“We’re desperate for points and we need to play with a sense of desperation and a sense of urgency,” Russell said. “The way the schedule works out, we’ve got four of our last six at home, so we’re in a good position. But we need to take care of business.”
That’s certainly what the Huskies did last Saturday. In running out to an 8-0 lead midway through the game, they got goals from seven different players (Taggart Desmet had two, and John Hartman later became the eighth MTU player to score in the game).
The Tech coaches challenged their players before the game.
“You need to be the first to loose pucks, you need to win all the battles, you need to do all the little things and compete harder than you’ve competed all year,” Russell said he told his team. “And the guys certainly did that and came flying out of the gates.”
In Other Words
League players of the week were Denver defenseman Ryan Caldwell on offense, Minnesota-Duluth’s Reichmuth on defense and Denver’s Matt Carle and Michigan Tech’s Desmet as the top rookies. … Alaska-Anchorage’s Curtis Glencross and St. Cloud State’s Peter Szabo each will have to sit out Friday night after disqualification penalties last Saturday. Glencross’ was for butt-ending, Szabo’s for spearing. … Minnesota slipped out of the national lead in power-play percentage after being held scoreless on 10 tries by Minnesota-Duluth. The new national leader? The Bulldogs, who were 6-for-10 with the power play and now have converted on 26.6 percent of their attempts for the season. …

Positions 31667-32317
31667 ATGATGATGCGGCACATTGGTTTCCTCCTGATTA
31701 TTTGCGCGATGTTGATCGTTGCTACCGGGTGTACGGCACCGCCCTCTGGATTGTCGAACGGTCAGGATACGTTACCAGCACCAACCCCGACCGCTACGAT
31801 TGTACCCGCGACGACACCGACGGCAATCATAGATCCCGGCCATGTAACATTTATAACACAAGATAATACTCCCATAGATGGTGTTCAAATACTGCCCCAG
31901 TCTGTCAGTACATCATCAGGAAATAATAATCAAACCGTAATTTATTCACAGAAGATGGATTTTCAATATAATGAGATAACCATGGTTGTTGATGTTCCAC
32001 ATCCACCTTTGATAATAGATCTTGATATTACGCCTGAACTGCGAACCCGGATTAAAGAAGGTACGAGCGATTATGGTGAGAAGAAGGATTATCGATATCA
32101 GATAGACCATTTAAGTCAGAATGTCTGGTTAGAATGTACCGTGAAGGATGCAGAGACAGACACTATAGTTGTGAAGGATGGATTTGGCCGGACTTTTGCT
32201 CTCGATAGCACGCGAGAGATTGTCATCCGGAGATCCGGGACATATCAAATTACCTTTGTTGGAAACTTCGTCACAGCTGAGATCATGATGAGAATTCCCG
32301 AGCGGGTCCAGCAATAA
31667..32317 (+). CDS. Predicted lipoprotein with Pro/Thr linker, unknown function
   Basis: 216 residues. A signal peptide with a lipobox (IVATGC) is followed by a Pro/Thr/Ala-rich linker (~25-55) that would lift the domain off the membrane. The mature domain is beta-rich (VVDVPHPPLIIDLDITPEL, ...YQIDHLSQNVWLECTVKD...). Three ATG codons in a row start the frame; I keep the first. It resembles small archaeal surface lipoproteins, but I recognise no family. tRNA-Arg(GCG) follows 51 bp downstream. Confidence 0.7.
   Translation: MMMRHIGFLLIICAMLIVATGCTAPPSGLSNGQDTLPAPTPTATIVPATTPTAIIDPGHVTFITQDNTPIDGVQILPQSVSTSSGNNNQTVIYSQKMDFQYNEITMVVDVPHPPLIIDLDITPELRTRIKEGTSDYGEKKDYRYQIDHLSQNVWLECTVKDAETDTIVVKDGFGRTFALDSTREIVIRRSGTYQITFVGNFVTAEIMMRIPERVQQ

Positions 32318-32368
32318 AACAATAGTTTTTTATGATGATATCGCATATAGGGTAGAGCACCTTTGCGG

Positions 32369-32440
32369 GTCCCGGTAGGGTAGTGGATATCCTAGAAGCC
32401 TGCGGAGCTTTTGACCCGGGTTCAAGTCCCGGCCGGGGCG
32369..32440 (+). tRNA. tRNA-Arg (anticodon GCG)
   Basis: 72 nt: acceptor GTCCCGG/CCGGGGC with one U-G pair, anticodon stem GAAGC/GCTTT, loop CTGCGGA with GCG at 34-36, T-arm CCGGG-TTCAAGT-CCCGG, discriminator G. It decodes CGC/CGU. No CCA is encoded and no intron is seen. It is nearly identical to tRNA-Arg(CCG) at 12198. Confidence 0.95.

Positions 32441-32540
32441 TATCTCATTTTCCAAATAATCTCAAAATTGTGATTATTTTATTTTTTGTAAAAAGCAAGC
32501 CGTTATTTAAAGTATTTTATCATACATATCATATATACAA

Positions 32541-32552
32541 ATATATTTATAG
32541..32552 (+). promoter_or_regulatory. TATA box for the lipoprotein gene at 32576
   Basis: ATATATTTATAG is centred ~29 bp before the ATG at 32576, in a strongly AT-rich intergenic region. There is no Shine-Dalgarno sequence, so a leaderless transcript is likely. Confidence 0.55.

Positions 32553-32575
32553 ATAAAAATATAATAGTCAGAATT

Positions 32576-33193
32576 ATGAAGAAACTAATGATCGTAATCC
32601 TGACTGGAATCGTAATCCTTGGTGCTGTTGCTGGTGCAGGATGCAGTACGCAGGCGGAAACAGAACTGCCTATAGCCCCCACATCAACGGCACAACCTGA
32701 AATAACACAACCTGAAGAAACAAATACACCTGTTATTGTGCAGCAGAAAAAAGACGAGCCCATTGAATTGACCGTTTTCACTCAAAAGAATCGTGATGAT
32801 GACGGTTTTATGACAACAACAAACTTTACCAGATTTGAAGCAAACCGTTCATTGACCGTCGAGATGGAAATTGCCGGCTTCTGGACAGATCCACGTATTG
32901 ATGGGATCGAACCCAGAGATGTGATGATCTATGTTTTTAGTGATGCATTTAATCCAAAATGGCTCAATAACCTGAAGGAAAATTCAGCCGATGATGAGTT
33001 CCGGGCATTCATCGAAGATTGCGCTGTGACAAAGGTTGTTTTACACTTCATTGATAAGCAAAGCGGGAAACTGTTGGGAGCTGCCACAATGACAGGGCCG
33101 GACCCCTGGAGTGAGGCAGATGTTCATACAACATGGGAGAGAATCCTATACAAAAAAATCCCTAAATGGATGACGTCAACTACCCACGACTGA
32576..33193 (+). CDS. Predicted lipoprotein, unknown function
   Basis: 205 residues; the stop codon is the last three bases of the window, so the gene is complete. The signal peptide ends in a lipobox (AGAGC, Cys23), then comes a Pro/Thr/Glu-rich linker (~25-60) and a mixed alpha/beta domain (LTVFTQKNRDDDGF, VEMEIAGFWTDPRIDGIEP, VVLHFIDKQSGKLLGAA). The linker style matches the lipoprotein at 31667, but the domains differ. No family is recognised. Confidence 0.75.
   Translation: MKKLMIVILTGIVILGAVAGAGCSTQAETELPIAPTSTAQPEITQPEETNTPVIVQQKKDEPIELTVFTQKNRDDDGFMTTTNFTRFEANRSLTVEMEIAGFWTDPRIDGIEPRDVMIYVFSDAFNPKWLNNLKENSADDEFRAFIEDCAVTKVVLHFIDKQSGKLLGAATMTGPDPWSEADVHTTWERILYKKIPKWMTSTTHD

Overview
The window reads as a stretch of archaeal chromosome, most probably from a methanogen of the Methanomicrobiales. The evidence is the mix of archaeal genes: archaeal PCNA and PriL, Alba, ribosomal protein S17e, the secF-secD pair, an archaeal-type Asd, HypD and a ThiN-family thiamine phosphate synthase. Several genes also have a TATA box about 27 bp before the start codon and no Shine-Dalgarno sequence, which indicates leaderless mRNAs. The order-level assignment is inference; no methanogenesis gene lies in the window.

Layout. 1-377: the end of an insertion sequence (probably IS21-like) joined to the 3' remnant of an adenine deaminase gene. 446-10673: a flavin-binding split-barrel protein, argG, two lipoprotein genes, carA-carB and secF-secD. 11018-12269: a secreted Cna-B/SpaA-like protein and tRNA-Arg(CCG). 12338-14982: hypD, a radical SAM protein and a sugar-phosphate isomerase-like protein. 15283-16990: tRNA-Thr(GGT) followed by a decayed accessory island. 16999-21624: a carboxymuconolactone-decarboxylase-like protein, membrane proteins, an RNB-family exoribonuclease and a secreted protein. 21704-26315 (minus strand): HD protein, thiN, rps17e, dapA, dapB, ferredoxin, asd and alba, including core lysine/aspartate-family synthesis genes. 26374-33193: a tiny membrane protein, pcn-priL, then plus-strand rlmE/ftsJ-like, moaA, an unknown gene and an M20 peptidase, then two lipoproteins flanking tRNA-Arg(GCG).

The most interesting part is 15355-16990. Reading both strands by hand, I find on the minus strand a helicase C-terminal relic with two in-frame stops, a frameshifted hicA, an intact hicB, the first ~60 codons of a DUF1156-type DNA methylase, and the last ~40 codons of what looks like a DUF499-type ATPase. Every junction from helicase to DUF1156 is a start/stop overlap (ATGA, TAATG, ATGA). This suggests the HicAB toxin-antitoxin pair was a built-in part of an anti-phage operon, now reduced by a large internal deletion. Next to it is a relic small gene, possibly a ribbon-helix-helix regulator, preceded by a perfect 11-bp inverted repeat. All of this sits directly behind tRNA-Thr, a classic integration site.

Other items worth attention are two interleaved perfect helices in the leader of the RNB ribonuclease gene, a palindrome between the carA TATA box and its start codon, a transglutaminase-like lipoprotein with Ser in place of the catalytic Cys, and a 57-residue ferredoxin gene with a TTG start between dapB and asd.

Michigan Tech has won six straight games against Alaska-Anchorage, and the nine goals the Huskies scored last Saturday was the most they ever put up against the Seawolves. … The 16 goals Denver scored against Minnesota State last weekend were the most in a series since February 1990. … After allowing four or more goals only five times in its first 25 games, North Dakota has been hit with four or more goals against in three of its last four games. … St. Cloud State defenseman Matt Gens is out for this weekend after reinjuring his shoulder last weekend. … Alaska-Anchorage actually had a season-high 43 shots on goal in its 9-4 loss to Michigan Tech last Saturday.